Process Evaluation of Parents Anonymous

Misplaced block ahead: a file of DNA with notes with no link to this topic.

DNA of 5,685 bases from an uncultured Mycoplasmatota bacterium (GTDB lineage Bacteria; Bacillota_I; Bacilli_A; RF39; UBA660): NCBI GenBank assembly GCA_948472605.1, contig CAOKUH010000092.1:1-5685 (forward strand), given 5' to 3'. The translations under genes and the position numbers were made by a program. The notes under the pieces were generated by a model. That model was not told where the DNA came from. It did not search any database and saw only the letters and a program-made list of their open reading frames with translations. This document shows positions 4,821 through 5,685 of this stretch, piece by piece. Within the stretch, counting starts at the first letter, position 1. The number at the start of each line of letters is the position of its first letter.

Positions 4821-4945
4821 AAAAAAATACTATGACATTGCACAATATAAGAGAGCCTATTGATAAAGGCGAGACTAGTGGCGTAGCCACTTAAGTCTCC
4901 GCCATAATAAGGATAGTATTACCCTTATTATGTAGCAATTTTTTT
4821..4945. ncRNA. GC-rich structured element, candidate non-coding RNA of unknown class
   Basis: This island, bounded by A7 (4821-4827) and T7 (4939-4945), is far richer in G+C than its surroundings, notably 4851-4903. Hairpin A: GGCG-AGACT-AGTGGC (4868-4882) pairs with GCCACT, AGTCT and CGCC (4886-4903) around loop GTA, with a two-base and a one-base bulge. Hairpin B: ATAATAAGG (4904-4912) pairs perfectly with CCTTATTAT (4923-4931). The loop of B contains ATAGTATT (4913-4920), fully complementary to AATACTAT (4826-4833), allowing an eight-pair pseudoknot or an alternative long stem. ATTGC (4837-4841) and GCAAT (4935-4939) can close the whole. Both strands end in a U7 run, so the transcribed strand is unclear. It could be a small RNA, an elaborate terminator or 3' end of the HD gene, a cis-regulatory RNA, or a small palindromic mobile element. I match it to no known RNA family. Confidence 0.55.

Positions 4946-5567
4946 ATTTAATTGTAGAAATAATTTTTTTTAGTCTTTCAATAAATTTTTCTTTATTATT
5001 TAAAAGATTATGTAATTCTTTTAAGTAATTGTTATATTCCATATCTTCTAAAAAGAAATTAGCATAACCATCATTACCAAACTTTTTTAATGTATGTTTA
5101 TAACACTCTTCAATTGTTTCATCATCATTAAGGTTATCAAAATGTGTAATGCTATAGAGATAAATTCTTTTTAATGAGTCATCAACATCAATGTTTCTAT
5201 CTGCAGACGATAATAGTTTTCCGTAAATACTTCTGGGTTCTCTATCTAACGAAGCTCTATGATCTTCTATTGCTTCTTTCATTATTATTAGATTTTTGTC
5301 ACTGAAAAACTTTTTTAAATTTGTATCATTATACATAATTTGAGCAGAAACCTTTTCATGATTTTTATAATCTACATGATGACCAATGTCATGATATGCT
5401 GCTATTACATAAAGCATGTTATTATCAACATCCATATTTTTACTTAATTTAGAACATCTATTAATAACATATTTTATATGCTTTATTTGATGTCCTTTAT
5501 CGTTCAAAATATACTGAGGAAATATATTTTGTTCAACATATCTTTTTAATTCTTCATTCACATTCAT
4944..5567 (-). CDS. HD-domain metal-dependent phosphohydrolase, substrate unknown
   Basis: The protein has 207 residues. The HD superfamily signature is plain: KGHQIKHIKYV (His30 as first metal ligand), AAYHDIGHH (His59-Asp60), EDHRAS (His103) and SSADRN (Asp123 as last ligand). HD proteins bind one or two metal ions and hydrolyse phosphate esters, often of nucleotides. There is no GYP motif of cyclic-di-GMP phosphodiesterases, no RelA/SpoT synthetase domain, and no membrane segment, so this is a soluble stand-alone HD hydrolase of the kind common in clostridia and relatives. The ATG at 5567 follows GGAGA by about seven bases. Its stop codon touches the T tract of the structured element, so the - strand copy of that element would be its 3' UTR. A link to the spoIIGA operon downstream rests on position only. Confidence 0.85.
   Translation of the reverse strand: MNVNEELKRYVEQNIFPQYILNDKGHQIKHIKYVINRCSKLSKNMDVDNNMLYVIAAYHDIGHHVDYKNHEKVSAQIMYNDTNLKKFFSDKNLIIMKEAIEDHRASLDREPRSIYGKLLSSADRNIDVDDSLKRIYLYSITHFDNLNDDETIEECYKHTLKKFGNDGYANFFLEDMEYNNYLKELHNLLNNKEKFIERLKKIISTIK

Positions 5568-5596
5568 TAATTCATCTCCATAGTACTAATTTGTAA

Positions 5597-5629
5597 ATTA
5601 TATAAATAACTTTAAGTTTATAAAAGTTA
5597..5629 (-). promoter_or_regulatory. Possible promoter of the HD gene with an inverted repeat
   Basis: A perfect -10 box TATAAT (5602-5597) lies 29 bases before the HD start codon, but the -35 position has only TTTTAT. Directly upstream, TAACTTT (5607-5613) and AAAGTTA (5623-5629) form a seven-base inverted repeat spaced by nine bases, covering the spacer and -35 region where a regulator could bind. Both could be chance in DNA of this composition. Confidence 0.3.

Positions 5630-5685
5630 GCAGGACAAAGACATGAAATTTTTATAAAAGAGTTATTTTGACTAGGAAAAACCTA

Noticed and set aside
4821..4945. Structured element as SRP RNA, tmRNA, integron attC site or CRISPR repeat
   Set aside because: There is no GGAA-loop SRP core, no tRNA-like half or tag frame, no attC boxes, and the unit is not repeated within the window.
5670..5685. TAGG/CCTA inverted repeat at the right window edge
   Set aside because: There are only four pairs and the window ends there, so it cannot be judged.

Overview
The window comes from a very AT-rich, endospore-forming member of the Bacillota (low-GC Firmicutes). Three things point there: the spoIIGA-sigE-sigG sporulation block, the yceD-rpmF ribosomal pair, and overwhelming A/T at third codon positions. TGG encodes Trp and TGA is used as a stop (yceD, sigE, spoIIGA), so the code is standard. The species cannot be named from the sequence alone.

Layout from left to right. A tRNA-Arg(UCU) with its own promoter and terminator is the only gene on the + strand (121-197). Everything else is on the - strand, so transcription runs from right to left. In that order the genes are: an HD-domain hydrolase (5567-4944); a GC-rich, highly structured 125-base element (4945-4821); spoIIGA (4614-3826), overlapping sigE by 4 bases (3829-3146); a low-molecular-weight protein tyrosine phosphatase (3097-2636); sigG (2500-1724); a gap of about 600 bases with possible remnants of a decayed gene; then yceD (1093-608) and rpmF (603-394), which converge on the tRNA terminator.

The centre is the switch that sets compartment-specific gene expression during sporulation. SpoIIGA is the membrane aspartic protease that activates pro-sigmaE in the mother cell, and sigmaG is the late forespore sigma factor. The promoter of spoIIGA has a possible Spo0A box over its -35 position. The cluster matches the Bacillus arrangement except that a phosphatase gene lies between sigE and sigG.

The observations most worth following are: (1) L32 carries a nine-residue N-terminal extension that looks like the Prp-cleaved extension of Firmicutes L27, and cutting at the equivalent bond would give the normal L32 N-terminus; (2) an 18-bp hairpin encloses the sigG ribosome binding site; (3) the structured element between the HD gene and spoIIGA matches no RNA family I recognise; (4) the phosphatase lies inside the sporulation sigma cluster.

Juvenile delinquency prevention efforts ideally encompass a broad array of interventions. One critical strategy that deserves inclusion in this array is reduction of child maltreatment. An emerging body of research points persuasively to a strong link between the experience of abuse or neglect and subsequent delinquent behavior. One promising program to address child abuse and neglect is Parents Anonymous. Parents Anonymous operates a network of parent-led, professionally facilitated, community-based groups. Numerous studies have shown that maltreating parents are often socially isolated, have smaller peer networks, and have less contact with and receive less help from their families. The extent to which interventions foster supportive social and emotional bonds between at-risk parents and others will likely increase the long-term effectiveness of any such efforts to promote more nurturing parenting (Belsky, 1993). The Office of Juvenile Justice and Delinquency Prevention selected the National Council on Crime and Delinquency to conduct a process and outcome evaluation of the Parents anonymous program. This document represents the findings from a one year process evaluation. The overall goals for the process evaluation were to 1) describe the Parents anonymous model and operation, 2) gain an understanding of variations in implementation that may exist, and 3) explore factors that may account for observed variations.